The exception to the rule of mothers not writing books is the memoir penned by the late Colleen Howe. Wife to Gordie, and mother to NHLers Mark and Marty, she was a force in her own right, which you will know if you’ve read My Three Hockey Players (1975). To my mind, it remains the most interesting of the parental hockey books: filled with anecdote and incident, it’s candid and bracingly caustic, knotty with grievance and criticism, holding nothing back.
The newest addition to the shelf, Karl Subban’s How We Did It: The Subban Plan For Success In Hockey, School and Life, fits in alongside Dryden and Gretzky, down at what we might call the more generous end of the shelf. With his son P.K. — at? nearing? — the peak of his game, Karl seems to be enjoying the moment as much as he might be hoping to seize an opportunity while his son is at centre-ice to tell his own story and shape it as a platform for his ideas on parenthood and mentoring young people. Writing with an assist from Scott Colby, an editor with the Toronto Star, Karl is in a sharing mood. I suspect that theirs might be the hockey-dad book that finds a wider audience than those that have gone before. This has to do with P.K.’s compelling personality and his philanthropy, both of which transcend the game he plays. More than any other player of recent note he has also managed to unsettle hockey’s sense of itself, and there will be readers from beyond the rink who will come to the book curious about questions of race and racism, the snubs and the insults that Subban has suffered, and how they’re coded, or not.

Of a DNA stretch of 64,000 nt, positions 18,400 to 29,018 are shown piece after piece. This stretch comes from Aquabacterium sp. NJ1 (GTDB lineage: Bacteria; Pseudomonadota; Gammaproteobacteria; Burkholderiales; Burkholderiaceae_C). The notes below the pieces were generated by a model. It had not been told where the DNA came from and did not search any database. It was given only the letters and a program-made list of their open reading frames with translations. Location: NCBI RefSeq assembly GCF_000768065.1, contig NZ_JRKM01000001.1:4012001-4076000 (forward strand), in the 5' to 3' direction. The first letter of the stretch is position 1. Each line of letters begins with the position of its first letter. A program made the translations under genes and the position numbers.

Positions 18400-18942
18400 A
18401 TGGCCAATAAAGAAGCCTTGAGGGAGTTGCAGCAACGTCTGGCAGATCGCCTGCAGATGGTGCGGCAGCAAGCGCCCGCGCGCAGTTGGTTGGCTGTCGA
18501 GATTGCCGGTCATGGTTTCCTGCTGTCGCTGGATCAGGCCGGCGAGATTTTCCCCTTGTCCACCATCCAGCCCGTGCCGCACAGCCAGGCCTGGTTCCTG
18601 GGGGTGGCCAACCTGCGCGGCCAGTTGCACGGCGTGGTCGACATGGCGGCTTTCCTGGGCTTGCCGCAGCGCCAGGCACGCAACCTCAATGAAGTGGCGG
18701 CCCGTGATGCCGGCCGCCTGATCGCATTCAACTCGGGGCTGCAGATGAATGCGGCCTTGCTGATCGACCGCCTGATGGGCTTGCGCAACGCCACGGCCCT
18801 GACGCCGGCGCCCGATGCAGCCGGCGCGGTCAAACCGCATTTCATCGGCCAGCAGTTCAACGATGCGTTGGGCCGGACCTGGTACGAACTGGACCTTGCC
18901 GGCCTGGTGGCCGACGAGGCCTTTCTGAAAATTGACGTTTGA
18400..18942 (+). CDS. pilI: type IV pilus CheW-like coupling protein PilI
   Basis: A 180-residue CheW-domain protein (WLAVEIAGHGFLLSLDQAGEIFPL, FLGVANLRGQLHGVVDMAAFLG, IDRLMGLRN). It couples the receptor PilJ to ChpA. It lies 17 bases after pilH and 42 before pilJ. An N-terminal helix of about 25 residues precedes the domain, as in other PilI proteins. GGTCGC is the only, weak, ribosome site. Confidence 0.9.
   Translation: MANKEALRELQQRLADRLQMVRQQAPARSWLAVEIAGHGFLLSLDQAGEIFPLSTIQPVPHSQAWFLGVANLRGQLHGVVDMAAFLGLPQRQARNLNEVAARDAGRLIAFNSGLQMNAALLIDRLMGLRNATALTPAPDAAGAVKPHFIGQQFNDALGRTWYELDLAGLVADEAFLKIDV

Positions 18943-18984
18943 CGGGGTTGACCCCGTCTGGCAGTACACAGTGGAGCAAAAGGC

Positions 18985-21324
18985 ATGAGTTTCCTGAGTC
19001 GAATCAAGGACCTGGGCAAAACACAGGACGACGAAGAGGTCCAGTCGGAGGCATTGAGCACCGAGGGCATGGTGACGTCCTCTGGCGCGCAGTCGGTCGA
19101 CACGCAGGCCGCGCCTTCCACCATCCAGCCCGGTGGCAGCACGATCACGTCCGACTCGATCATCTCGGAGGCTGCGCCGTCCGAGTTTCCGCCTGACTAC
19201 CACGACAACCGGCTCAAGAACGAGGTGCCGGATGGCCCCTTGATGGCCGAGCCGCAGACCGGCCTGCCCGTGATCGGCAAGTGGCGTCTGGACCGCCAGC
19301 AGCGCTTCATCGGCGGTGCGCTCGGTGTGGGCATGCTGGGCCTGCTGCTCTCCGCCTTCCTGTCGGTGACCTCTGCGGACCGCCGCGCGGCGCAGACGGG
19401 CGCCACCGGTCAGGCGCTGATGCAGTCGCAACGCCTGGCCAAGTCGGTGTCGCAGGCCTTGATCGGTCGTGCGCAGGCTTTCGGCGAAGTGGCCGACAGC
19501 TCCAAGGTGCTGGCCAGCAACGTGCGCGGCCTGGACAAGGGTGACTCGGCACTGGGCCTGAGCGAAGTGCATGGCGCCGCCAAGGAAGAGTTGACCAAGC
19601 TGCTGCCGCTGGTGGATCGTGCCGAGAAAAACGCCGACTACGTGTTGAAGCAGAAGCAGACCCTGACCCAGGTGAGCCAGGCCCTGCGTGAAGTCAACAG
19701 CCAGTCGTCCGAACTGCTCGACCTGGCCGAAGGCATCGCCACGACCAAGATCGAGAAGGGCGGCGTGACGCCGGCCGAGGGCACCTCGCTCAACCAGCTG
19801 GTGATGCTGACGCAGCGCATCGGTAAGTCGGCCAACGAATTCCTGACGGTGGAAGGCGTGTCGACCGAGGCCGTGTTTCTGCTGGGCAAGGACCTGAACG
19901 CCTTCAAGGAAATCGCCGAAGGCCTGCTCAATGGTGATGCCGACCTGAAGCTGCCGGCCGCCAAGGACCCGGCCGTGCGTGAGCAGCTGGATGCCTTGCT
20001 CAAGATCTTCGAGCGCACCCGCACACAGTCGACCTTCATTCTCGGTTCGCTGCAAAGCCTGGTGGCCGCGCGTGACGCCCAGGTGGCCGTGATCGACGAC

A quick recap, for those who might have been exiled for a decade, on an atoll, far from Wi-Fi: Pernell Karl Subban is a vividly skilled 28-year-old defenceman who has been one of the NHL’s best since at least 2013, when he won the Norris Trophy. Crosby, Alex Ovechkin, Connor McDavid: all of them can dominate a game and electrify a crowd. But is there a more consistently entertaining hockey player to watch, or one who seems to play with more joy than Subban? “Like Roger Federer, or Kevin Durant, or Yasiel Puig,” Ben McGrath wrote in a persuasive 2014 New Yorker profile, “[Subban] awes less because of the results he achieves than because of the way he achieves them — kinetic charisma, approaching genius.”